April 16, 1855 – Yale Scientist sees Value in Rock Oil

petroleum history april 11

A report about oil’s potential as an illuminant will lead to the Pennsylvania Rock Oil Company discovering America’s first commercial well.

Yale chemist Benjamin Silliman Jr. reported Pennsylvania “rock oil” could be distilled into a high-quality illuminating oil. The professor’s “Report on Rock Oil or Petroleum” convinced a group of New Haven, Connecticut, investors to finance Edwin Drake to drill for oil in northwestern Pennsylvania.

“Gentlemen,” Silliman wrote, “it appears to me that there is much ground for encouragement in the belief that your company have in their possession a raw material from which, by simple and not expensive processes, they may manufacture very valuable products.”

Silliman’s conclusion that kerosene could be distilled from oil as readily as coal led to the first U.S. commercial oil discovery at Titusville four years later. Learn more in First American Oil Well.

April 16, 1920 – First Arkansas Oil Well

April petroleum history

The Arkansas Museum of Natural Resources is just north of El Dorado.

Col. Samuel S. Hunter of the Hunter Oil Company of Shreveport, Louisiana, completed the first oil well in Arkansas. His Hunter No. 1 well (also known as the Lester-Hamilton No. 1 after owners of the lease) had been drilled to 2,100 feet. Natural gas was discovered a few days later by Constantine Oil and Refining Company north of the present-day El Dorado field in Union County.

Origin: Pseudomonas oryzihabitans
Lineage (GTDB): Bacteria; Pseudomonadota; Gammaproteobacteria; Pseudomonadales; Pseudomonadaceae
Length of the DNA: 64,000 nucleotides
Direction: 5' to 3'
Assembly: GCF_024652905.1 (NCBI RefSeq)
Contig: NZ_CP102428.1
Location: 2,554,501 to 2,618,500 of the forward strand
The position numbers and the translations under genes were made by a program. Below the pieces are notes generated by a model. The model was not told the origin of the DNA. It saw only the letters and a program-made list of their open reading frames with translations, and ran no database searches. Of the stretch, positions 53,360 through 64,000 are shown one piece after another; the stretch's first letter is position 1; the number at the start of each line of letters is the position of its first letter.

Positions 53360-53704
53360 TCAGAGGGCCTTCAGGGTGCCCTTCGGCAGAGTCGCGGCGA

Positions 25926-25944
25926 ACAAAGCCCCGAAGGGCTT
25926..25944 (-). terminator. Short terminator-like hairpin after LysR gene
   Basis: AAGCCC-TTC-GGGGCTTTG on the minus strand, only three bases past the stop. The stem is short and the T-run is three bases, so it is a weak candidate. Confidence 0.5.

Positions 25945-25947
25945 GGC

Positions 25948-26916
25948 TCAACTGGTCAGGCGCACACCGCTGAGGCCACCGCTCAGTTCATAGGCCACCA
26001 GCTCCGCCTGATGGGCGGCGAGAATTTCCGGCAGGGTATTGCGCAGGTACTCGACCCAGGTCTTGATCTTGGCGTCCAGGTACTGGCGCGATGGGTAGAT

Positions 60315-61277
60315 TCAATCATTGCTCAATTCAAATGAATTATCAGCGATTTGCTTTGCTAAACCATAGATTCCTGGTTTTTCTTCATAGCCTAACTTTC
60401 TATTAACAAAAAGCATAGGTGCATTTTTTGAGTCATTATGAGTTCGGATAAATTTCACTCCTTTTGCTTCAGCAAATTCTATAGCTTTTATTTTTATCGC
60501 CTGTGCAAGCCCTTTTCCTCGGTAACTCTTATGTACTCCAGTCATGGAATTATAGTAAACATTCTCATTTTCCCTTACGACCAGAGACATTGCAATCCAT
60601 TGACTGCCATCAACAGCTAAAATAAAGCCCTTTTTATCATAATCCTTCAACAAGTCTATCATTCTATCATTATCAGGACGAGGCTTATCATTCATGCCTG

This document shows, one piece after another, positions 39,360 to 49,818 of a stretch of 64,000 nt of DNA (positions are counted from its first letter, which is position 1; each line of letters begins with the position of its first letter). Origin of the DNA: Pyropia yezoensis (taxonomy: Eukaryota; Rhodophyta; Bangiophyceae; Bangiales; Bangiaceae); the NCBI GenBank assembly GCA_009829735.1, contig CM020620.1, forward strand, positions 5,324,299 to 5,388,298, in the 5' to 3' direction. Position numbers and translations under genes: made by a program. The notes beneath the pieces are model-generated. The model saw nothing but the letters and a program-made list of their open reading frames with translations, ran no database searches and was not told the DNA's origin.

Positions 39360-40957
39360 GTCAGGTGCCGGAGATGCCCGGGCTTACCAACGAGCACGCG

Although Col. Hunter’s oil well yielded only small quantities, his Arkansas oil discovery was followed by a January 1921 gusher – the S.T. Busey well – in the same field. These oil and gas wells, which made headlines, marked the beginning of oil production in Arkansas and launched the state’s petroleum industry.

Col. Hunter later sold his original lease of 20,000 acres, including his non-commercial discovery well, to Standard Oil Company of Louisiana for more than $2.2 million. Learn more in First Arkansas Oil Wells.

April 17, 1861 – Fatal Oil Well Fire in Pennsylvania

The early lack of technology for controlling natural gas pressure led to a fatal oil well fire at Rouseville, Pennsylvania. Among the 19 people killed was Warren County leading citizen Henry R. Rouse, who had subleased land along Oil Creek. When the well first showed signs of oil at a depth of about 320 feet, the good news attracted most Rouseville residents. Learn more in First Oil Well Fire.

April 17, 1919 – More Oilfields found in North Texas

Another drilling boom was launched near Wichita Falls, Texas, when the Bob Waggoner No. 1 well began producing 4,800 barrels of oil a day. One year earlier, a wildcat well on S.L. Fowler’s farm had brought a stampede of exploration companies to the Red River border with Oklahoma. Oil had been found in Wichita County as early as 1912. Many newly formed ventures would not survive the growing competition (Texas Production Company, for one example). The Waggoner well was the latest in what became known as the Northwest Extension Oilfield, comprising about 27 square miles of the ranch of S. Burk Burnett. North Texas drilling booms inspired “Boom Town” a popular 1940 movie starring former Oklahoma roughneck Clark Gable.